Jason Macneil, The Edmonton Sun
From his work on The Joshua Tree to, more recently, that on How To Build An Atomic Bomb, Daniel Lanois and U2 have a strong and unique bond. Lanois says the relationship is almost other-worldly.
"I think we work well together because there's kind of a premonitional force in the room when I work with these guys," he says. "We sense that something might be right but we're not convinced yet and it's still the unknown. It's that unknown that keeps us going. We want to do something original. Bono wants to say something that has never been said before. We know we're going to have to roll up our sleeves, put our thinking caps on and do beautiful work."
A recent quote from Bono also described the relationship the band has with both Lanois and fellow producer Brian Eno. "Daniel Lanois, in a certain sense, is about the ancient," Bono said. "And Brian Eno is about the modern, the future, the things that haven't happened."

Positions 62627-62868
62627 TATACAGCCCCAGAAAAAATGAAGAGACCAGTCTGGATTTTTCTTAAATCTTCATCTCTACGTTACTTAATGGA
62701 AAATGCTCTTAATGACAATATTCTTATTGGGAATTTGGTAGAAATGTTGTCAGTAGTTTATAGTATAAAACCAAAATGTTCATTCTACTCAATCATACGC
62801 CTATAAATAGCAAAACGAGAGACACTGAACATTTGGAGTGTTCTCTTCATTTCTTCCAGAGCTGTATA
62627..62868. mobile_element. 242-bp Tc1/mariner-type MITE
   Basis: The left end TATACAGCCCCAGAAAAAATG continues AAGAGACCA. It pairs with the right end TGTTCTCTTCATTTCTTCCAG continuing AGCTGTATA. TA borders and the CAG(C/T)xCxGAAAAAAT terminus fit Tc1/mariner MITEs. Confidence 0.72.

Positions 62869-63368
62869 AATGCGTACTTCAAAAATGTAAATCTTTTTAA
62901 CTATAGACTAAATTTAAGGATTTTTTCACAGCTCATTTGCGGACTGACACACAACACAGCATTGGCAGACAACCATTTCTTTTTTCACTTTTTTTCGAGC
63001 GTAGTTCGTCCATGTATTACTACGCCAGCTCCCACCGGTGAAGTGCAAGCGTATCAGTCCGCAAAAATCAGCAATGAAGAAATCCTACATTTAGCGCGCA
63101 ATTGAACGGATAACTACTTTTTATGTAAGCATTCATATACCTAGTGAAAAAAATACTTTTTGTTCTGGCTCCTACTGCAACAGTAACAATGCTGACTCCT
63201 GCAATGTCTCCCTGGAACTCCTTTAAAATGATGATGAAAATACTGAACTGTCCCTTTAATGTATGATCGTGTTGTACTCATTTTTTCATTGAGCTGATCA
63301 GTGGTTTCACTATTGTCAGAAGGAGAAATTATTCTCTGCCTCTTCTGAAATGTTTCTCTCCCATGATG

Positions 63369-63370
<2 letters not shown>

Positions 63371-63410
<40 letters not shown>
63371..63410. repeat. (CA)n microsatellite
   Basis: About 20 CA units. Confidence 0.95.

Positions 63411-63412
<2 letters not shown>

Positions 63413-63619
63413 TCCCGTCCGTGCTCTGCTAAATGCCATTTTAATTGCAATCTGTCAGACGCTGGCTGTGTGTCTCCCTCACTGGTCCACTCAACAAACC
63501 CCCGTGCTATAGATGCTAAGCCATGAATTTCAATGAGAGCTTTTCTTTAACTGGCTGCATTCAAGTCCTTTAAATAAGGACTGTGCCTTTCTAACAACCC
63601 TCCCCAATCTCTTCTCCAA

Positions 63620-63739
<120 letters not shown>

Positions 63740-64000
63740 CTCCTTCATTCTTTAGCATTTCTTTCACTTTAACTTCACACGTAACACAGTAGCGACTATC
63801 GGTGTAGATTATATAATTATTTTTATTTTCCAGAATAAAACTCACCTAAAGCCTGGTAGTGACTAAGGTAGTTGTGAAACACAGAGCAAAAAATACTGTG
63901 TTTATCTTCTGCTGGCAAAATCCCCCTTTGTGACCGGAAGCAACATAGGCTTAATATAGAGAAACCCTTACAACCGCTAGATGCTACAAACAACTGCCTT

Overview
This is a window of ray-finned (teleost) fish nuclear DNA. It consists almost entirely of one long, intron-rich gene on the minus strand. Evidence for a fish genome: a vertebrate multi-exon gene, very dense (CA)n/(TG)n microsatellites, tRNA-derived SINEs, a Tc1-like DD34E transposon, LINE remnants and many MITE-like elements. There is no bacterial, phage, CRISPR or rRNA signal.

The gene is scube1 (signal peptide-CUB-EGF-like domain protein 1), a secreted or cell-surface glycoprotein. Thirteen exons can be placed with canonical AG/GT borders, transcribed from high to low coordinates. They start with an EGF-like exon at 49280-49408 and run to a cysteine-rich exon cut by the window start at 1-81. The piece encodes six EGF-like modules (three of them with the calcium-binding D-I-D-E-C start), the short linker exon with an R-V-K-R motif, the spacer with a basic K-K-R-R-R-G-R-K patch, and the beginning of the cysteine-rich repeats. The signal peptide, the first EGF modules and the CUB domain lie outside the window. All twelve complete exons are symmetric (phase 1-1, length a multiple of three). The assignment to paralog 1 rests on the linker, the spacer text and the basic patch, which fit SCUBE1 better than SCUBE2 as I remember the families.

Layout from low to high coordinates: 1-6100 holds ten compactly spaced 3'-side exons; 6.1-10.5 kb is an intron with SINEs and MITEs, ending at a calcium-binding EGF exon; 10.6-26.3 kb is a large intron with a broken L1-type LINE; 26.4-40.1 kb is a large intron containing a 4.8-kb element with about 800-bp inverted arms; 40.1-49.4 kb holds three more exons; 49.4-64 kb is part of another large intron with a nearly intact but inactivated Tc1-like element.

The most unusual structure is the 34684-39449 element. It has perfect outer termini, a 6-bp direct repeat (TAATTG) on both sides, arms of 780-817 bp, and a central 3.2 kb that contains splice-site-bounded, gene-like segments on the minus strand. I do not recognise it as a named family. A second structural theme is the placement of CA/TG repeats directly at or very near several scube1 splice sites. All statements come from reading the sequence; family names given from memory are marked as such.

"I'm about the ancient? I'll take that as a compliment," Lanois says with a laugh. "I'm just on a different floor than Eno. He uses his airplane time to build these rhythmic tapestries that he brings to the studio. And we'll often use them as a springboard for building a song. I've got a good barometer for what feels good so anything we do that we carry on with will have a reliable, emotional plateau in it for us to keep working on it.
"I will fight for a very soulful bedrock and I won't carry on until we have it. I'll pay special attention to the ingredients that I deem to be viable as soulful. Eno will come in with these incredible electro-beginnings but in the end the bedrock that we end up with, I'm the gatekeeper of the bedrock."
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